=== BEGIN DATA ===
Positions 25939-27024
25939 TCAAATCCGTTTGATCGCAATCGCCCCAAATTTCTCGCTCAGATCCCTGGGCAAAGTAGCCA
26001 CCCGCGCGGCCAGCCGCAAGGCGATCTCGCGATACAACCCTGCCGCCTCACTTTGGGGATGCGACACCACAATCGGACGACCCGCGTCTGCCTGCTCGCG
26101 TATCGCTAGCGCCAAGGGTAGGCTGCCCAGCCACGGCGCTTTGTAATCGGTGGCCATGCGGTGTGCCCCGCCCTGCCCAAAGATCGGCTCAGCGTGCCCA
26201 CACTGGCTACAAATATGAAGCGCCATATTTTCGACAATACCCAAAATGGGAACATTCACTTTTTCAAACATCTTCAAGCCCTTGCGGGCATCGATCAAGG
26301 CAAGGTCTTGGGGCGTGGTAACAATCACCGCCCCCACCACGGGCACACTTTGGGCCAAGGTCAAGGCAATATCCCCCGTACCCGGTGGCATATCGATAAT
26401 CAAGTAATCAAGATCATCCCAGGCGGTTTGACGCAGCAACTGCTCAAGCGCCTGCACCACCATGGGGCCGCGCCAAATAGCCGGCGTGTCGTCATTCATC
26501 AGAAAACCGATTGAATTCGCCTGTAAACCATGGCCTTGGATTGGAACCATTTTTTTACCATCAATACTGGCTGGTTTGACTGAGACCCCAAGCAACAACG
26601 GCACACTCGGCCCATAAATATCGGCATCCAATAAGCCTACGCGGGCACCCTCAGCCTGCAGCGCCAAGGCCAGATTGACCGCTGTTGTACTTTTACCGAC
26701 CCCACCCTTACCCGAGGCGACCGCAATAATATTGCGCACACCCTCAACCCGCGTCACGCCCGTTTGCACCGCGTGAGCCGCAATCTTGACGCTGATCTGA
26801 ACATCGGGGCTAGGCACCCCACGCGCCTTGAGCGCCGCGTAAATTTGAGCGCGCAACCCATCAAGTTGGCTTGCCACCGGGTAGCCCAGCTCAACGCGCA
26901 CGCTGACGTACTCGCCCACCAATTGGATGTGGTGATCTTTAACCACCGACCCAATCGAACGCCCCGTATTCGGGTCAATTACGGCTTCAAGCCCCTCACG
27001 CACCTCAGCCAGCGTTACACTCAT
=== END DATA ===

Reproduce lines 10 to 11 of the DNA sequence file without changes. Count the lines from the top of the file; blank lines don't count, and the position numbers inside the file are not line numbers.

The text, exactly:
26701 CCCACCCTTACCCGAGGCGACCGCAATAATATTGCGCACACCCTCAACCCGCGTCACGCCCGTTTGCACCGCGTGAGCCGCAATCTTGACGCTGATCTGA
26801 ACATCGGGGCTAGGCACCCCACGCGCCTTGAGCGCCGCGTAAATTTGAGCGCGCAACCCATCAAGTTGGCTTGCCACCGGGTAGCCCAGCTCAACGCGCA